The intrigues are not lost on us
Life, the poets say, is a tragic comedy. And contemporary Nigeria certainly provides all the evidence; doesn’t it? Such evidence has of late become all too palpable. Else how is it, if one is permitted the liberty, that two of the elder statesmen who take most of the flak for Nigeria’s present excruciating trajectory, could find the moral authority to assume themselves the “weightiest critics” of federal government? One of these men, as a young officer, had led the detachment of Nigerian army which butchered (thanks to the late Chuhwuemeka Ojukwu) its supreme commander, Major General Johnson T. Aguiyi-Ironsi, Nigeria’s first military head of state. The supreme commander was killed along with his host, Colonel Adekunle Fajuyi, the first military governor of the Western region, on the unsubstantiated allegation that the head of state was complicit in the January 1966 coup d’etat, which terminated the First Republic. That act eventually culminated in a civil war (1967-70).
About a decade and half following the butchering in Ibadan, self-same elder statesman exited the Nigerian army in 1979 as a four-star general, with juicy oil and gas concessions to boot. He has since lived in evident opulence in virtual silence. But in the previous twelve or so months, the fear-invoking general has been lamenting the alleged butchering of his kith and kin by herdsmen, amply aided by the same Nigerian army which he once headed. The twists and turns of life, should we say?
After the civil war the other elderly statesman, as deputy to the savagely slain head of state, Major General Murtala Mohammed in 1976, had played a leading role in destroying the before-then well structured Nigerian civil service. Be it remembered that that military junta it was which stopped the technical heads (permanent secretaries) of the ministries and departments from attending cabinet meetings to make their crucial inputs. (I will never stop making the observation that Nigeria’s civil service has never stop harmorrhaging since.) Years after, that portly elderly statesman would also exit the Nigerian army as a four-star general in 1979, with juicy oil and gas concessions to boot.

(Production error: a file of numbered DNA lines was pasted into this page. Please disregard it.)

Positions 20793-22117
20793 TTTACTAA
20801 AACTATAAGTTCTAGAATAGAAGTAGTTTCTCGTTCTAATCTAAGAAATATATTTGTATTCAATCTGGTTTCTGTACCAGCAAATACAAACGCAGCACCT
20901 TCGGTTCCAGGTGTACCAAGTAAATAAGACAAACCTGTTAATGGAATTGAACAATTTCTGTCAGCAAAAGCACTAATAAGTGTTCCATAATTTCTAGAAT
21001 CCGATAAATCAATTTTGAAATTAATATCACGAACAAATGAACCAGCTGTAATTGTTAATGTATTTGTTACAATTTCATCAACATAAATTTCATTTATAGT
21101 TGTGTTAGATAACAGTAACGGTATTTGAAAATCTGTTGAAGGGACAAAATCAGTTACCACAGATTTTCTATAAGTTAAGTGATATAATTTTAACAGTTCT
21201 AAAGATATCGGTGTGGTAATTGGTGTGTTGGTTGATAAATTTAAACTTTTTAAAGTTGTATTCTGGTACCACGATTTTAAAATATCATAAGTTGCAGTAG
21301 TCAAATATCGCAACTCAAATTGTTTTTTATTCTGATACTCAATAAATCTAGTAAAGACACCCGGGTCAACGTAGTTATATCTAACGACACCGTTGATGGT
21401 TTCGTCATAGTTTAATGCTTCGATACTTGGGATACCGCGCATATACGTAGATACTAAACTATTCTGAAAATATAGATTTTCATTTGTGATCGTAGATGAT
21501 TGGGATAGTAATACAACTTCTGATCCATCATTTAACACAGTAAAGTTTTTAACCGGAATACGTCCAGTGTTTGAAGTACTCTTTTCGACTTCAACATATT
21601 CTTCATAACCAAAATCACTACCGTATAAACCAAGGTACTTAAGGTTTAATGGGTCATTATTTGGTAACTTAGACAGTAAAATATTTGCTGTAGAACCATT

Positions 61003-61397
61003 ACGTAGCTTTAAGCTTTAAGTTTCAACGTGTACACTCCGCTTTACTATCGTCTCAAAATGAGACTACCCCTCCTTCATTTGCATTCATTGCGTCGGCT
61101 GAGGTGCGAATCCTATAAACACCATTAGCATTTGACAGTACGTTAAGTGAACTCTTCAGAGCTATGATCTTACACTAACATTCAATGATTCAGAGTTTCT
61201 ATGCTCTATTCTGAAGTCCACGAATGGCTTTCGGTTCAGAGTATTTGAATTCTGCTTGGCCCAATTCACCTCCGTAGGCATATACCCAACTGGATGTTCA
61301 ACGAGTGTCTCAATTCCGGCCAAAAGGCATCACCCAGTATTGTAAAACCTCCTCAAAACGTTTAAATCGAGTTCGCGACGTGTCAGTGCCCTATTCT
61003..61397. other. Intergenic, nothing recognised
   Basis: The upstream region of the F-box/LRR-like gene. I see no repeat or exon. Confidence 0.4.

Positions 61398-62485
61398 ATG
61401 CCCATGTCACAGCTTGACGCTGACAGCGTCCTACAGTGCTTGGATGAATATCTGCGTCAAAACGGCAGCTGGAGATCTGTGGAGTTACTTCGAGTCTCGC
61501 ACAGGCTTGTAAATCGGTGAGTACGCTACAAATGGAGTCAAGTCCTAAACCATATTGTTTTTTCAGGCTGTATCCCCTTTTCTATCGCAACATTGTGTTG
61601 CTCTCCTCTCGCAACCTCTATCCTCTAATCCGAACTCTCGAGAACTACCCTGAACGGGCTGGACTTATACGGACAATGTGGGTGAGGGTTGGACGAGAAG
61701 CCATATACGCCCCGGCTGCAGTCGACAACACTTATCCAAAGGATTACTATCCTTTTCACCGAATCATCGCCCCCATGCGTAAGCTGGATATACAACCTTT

Upon the duo exit, the class of super-rich generals (Nigeria’s first crop) graciously handed leadership of the country to civilians in 1979. Although the generals’ choice didn’t convincingly align with the Nigerian electorate’s, but the overwhelming need to rid the polity of military dictatorship provided a basis for compromise. The generals had their way amidst suppressed moaning.
History shows that corruptible habits proliferate with potency, more so in a poorly regulated setting. That proved to be the case in the immediate post-civil war years in Nigeria. The destruction of the country’s civil service structure in 1976, and the generals’ less-than-satisfactory choice of civilian leadership in 1979 violently combined to create a very toxic Second Republic. Unbridled corruption quickly became the new normal as elected and appointed officials alike jostled to upstage one another in illegal acquisition of material wealth. The new military leadership watched the unfolding scenario with a knowing countenance; and, thanks to the super-rich generals’ bad influence, some of their former subordinates, now generals themselves, could barely bide one four-year term of civilian administration before shooting their way back to the headship of the country in late 1983. Although Major General Ibrahim Babangida was said to be the mastermind of the 1983 coup d’etat, however, Major General Muhammadu Buhari somehow emerged head of state.